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Saturday, February 21, 2015

ARDS {Acute Respiratory Distress Syndrome} Explained Incredibly Easy

ARDS, Acute respiratory distress syndrome, sepsis, shock, icu, nurse, medical, nursing student, NCLEX, study tips, nursing school

ARDS {Acute Respiratory Distress Syndrome} 


I've had several patients the past couple weeks with ARDS. I needed to refresh my memory on the syndrome.

ARDS is a progressive and sudden form of acute respiratory failure. You'll see these patients in the ICU. It's life threatening. In this post I'll talk about the causes, patho, prognosis, and a couple nursing diagnosis for this type of patient.



Possible Causes of ARDS


ARDS is always secondary to another condition.

  • Sepsis - This is what caused my patients' to develop ARDS. 
  • Trauma
  • Pneumonia, or other assaults to the lungs
  • Inhalation of smoke/fumes
  • Aspiration
  • Excess Sedation or Narcotics
  • Shock
  • Multiple blood transfusions

Pathophysiology of ARDS


An inflammatory response occurs that alters the capillary membrane permeability. This allows fluid to then flow into the alveoli which will severely decrease the oxygenation of the blood. On X-rays the lungs show up as all white. The entire lung is full of infiltrates.

Clinical Signs of ARDS


  • Tachypnea and Cyanosis- this is the major signs of ARDS
  • Using accessory muscles
  • Tachycardia
  • Mental status changes
  • Abnormal ABGs- Here's a previous post you might want to glance at: The Ultimate Guide to ABGs
  • Increased dead space

Prognosis


ARDS is serious stuff. It has a 40-70% mortality rate. There are around 150,000 cases annually. ARDS from septic shock are especially worse cases. It takes weeks to months to have clear lungs again. It can result in permanent lung damage.


Diagnosis


  • Chest X-ray- it will show both lungs as being all white because they are full of fluid in their alveoli
  • ABGs- Abnormal labs that show a low level of oxygen 
  • Ruling out other possibilities
  • Bronchoscopy
  • Lung biopsy- when it's hard to establish a diagnosis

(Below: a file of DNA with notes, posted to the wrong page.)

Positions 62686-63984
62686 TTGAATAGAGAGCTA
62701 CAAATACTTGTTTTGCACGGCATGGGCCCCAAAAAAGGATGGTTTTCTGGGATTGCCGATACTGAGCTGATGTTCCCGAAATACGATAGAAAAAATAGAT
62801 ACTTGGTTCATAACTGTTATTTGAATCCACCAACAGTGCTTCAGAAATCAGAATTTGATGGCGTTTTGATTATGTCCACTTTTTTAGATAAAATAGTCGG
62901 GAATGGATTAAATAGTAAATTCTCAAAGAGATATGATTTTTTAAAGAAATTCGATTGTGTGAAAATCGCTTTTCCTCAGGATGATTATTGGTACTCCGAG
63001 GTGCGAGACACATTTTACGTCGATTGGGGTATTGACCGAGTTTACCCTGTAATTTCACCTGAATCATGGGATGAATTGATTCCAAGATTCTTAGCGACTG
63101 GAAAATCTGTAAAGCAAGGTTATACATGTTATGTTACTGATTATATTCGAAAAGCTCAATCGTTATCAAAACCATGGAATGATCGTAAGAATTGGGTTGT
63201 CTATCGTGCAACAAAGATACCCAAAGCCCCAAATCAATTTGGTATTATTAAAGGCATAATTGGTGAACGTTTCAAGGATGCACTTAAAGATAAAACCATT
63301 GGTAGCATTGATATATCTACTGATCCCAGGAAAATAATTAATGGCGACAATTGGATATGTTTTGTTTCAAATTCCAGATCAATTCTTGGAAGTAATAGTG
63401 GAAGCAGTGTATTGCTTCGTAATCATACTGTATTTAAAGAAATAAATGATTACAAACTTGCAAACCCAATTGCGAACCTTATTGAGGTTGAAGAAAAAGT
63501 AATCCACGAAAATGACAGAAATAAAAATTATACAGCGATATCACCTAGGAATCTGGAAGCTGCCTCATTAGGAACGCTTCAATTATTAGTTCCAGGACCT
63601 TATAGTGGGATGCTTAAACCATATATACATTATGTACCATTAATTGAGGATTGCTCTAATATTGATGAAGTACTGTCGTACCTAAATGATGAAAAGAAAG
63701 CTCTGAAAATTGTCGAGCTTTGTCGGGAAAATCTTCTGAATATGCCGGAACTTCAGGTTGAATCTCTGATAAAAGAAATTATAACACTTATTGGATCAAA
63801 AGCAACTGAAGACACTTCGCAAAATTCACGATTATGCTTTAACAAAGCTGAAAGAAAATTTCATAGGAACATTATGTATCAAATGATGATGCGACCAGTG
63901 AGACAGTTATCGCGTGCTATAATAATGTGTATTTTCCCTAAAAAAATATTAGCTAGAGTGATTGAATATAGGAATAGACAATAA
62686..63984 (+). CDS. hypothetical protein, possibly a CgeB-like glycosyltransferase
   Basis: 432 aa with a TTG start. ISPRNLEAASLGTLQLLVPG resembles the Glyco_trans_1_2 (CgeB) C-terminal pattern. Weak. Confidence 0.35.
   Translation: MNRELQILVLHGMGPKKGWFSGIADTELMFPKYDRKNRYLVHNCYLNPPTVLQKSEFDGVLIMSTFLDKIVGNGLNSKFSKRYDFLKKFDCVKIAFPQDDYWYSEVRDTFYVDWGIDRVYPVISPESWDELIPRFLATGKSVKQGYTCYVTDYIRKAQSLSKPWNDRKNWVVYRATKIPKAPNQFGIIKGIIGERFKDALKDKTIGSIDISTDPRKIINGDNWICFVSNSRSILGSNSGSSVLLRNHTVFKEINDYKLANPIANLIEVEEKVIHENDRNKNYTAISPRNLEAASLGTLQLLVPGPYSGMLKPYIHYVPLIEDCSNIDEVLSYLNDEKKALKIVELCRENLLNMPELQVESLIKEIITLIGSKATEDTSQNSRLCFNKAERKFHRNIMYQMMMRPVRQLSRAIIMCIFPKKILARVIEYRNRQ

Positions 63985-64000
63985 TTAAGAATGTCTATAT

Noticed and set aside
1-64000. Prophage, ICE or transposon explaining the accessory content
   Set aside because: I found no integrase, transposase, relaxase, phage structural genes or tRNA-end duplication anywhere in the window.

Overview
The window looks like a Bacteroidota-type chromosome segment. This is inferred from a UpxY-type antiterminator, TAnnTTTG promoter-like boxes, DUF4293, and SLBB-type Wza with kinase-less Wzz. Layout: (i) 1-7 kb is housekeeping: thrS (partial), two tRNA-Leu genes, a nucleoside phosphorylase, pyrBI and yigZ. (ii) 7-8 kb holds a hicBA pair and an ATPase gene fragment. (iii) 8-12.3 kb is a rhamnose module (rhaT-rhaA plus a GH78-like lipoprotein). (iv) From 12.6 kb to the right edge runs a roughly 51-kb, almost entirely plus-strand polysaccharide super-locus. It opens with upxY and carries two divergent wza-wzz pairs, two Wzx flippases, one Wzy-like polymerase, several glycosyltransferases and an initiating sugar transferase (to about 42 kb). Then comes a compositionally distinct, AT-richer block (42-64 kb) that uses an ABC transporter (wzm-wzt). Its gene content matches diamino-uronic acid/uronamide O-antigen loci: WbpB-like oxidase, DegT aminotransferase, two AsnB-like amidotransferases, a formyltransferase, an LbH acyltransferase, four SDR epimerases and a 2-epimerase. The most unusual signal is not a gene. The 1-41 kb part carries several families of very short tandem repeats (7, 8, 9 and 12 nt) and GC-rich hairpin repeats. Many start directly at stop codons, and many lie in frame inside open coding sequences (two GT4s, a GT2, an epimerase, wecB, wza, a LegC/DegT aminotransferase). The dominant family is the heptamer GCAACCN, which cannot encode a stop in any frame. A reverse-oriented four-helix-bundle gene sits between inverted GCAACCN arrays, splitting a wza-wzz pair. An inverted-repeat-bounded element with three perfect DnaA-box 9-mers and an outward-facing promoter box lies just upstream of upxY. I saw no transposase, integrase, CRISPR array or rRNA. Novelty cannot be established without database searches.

Treatment


Like everything else I ever say, it's all about treating the underlying issue. If it's from a severe infection you'll be giving antibiotics. etc.

The patient will be on mechanical ventilation, so as the nurse it is your job to monitor that ventilator is set on the correct settings to improve gas exchange. PEEP will be high to keep the alveoli open. You'll monitor those ABGs to watch the level of oxygen. Also, the patient is most likely going to be on sedation, so you might need to give them a sedation vacation (one of my favorite things to say) to assess their neuro status to see if anything has changed. Monitor their I & O for risk of fluid imbalances. We use a Roto Prone bed to place our patients in a prone position. Be sure to assess for skin breakdown where the endotracheal tube is going into the mouth and watch for pressure on your patient's cheeks. 

Nursing Diagnosis for ARDS


  • Impaired Gas Exchange- Goal is to maintain tissue oxygenation. Monitor vital signs and blood gases, monitor the effects repositioning has on the patient's oxygen levels. My patients would desat very fast when I laid them down flat to roll them or pull them up in bed. Provide mechanical ventilation support.
  • Ineffective Airway Clearance- Goal is to have clear lungs. Clear lungs take weeks to months to happen. Assess lung sounds, vitals, suction, humidify your patient's oxygen, raise the head of bed, monitor secretions.
  • Ineffective Breathing Pattern- Goal is to have normal respirations. Listen to lung sounds, assess the usage of any accessory muscles, encourage pursed lip breathing, maintain airway in your intubated patients.

OK guys. That's pretty much ARDS summed up for you.

Since your patient with ARDS will be on a vent you might want to check out my post: Ventilators Explained Extremely Easy!

You might also want to check out my ebook for $3.99 Easy Guide to Interpret Acid - Base Imbalances. If your patient has ARDS, then you'll be drawing ABGs every 6 hours or more. This is a quick guide to teach you once and for all how to interpret those lab values. It took me four different teachers, in four different classes before I FINALLY had it explained the correct way. It's cheaper than your lunch, and you don't have to have a kindle to read it!

What's something positive that's happened to you this week? It's cold outside and we can all use a little pick me up. Leave a comment below!

Xoxo,

Nightingale

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